Craker describes Anne of Green Gables, My Daughter & Me as “part memoir and part Anne super-fan book”.  For ardent fans of Lucy Maud Montgomery’s Anne of Green Gables’ series (myself included), this book serves as a fond (and perhaps long overdue) reunion with our beloved Anne Shirley, Matthew and Marilla Cuthbert, Gilbert Blythe, and the rest of our dear friends in Avonlea.  Craker uses excerpts from Anne of Green Gables and Anne of the Island to introduce chapters dealing with friendship, bullying, forgiveness, reconciliation, love, and loss.  Although society’s views on adoption, adoptees, and adoptive parents have changed over the decades, the feelings Anne Shirley experiences at the beginning of the twentieth century remain just as relevant today.  Who can’t relate to feeling not good enough, not pretty enough, not smart enough, not tall enough…shall I go on?  Anne Shirley transcends time, region, and language to show that we all long to be accepted, respected, and loved.

Anne of Green Gables, My Daughter & Me is more than just a memoir.  It is a love letter to God, orphans, adoptive parents, Lucy Maud Montgomery, fans, and a little red-headed foundling who is all “spirit, fire, and dew”.  Craker writes, “There is a crack in everyone—that’s how the light gets in.”  A fracture that when the light hits it, allows us to show mercy, offer forgiveness, experience love, and accept grace.  Perhaps in that respect, there is a little orphan in each of us.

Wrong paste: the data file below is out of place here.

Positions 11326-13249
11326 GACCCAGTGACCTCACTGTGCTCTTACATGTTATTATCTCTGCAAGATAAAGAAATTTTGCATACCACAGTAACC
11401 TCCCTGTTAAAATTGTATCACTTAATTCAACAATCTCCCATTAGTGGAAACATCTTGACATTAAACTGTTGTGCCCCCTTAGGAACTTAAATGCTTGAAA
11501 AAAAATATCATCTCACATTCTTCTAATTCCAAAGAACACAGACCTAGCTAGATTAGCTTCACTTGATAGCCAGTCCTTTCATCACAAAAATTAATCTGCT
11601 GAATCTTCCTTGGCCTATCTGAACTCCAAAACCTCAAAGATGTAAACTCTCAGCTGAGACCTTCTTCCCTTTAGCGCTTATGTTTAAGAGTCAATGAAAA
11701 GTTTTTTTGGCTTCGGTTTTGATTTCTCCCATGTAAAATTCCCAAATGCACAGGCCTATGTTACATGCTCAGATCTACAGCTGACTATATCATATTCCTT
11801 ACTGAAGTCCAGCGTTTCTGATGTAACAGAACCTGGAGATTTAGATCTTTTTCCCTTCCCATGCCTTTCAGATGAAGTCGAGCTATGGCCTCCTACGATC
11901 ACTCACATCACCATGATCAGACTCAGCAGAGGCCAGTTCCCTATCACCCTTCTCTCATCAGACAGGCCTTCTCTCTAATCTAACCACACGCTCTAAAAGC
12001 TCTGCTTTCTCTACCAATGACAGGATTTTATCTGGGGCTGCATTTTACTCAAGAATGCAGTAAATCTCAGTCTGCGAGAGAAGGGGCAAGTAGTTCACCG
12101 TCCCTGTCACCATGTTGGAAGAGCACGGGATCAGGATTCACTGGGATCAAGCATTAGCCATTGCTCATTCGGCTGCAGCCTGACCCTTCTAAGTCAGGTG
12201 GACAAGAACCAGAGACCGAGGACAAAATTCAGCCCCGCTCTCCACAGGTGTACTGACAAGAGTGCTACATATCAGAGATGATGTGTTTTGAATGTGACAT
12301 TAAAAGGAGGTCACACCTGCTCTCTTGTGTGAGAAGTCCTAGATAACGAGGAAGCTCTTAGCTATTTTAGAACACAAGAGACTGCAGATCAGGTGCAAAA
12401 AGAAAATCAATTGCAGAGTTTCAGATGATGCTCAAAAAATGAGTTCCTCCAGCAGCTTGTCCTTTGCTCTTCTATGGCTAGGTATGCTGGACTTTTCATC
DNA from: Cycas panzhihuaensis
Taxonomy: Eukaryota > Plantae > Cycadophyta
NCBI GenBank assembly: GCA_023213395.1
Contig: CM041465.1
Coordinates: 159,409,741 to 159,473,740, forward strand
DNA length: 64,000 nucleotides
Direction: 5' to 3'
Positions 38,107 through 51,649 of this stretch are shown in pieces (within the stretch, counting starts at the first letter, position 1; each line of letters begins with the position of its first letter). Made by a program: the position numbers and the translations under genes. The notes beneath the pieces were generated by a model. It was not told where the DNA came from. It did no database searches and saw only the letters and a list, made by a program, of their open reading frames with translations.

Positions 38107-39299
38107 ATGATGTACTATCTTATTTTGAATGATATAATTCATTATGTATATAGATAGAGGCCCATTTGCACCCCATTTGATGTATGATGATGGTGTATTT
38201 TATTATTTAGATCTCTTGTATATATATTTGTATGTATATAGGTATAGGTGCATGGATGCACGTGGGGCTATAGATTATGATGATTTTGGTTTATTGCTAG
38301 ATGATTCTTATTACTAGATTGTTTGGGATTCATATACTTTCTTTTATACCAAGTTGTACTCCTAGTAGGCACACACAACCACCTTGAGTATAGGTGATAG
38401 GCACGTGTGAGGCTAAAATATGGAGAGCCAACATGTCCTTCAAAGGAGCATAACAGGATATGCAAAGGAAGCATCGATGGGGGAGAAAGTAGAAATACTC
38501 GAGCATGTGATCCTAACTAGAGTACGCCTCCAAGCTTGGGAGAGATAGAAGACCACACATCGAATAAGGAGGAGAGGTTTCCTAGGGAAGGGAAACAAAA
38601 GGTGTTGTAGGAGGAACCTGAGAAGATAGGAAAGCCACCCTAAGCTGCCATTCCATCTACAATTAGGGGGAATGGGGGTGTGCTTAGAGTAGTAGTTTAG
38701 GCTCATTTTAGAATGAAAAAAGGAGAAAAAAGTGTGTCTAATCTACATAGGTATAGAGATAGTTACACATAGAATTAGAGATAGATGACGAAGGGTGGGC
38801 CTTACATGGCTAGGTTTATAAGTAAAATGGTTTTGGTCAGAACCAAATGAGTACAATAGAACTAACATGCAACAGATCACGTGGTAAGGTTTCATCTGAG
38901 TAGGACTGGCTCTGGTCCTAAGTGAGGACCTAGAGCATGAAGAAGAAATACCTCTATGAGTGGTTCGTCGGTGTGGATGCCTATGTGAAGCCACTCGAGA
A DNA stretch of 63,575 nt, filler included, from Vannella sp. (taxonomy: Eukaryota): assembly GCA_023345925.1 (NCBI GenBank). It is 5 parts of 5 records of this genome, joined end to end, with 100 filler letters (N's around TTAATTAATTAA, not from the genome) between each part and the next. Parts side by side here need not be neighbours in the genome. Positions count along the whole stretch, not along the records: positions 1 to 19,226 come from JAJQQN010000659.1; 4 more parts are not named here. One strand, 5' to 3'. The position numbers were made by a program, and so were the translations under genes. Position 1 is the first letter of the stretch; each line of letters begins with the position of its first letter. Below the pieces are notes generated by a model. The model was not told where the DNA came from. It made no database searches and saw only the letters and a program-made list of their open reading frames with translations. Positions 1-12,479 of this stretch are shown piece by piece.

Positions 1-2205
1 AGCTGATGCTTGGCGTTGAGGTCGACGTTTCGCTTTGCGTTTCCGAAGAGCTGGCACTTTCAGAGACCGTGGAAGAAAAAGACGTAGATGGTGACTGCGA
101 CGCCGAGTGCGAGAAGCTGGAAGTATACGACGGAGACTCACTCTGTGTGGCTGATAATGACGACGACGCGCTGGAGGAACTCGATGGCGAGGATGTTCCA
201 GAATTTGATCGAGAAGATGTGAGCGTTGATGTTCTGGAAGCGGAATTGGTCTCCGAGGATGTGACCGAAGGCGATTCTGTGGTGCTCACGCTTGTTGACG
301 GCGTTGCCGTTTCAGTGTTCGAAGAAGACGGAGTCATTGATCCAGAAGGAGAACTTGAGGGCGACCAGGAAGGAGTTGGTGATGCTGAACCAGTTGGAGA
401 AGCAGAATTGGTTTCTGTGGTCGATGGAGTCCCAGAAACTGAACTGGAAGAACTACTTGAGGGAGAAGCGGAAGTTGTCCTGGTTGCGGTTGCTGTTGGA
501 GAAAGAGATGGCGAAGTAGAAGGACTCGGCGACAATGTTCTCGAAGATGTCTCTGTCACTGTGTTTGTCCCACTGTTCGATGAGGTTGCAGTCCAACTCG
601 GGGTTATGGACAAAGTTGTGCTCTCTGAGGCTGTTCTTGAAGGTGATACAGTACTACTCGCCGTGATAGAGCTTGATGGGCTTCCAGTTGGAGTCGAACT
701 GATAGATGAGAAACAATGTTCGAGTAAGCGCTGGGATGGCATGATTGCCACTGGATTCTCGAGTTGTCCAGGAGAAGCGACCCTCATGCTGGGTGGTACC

Craker reminded me of the thing that I most admire about Anne Shirley and that is her unfailing perseverance and unwavering optimism.  Even after falling off a roof, dyeing her hair green, and inadvertently intoxicating her bosom friend, it’s our Anne (with an “e”) that said, “Isn’t it nice to think that tomorrow is a new day with no mistakes in it yet?”  Yes, Anne.  It is very nice.

Rating: 5/5

*Book cover image attributed to www.amazon.com

 

 

In the Year of the Boar and Jackie Robinson by Bette Bao Lord (J)

In the Year of the Boar and Jackie Robinson

In the Year of the Boar and Jackie Robinson   

Bette Bao Lord (Juvenile Fiction)

Bandit is confused.  What would make Mother smirk, Grandmother cry, and Grandfather angry?  The House of Wong is certainly unsettled, but why?  Bandit quickly learns that her father will not be returning to Chungking.  Instead, she and her mother will be going to him…to America.  But Bandit isn’t worried because no bad luck will come her way.  This is the year of the Boar and travel, adventure, and double happiness await her.  Soon, Bandit will begin her journey from China to San Francisco to her eventual home in Brooklyn, New York.  She will travel thousands of miles with a new name and new dreams.  But will America be all that Bandit hopes it will be?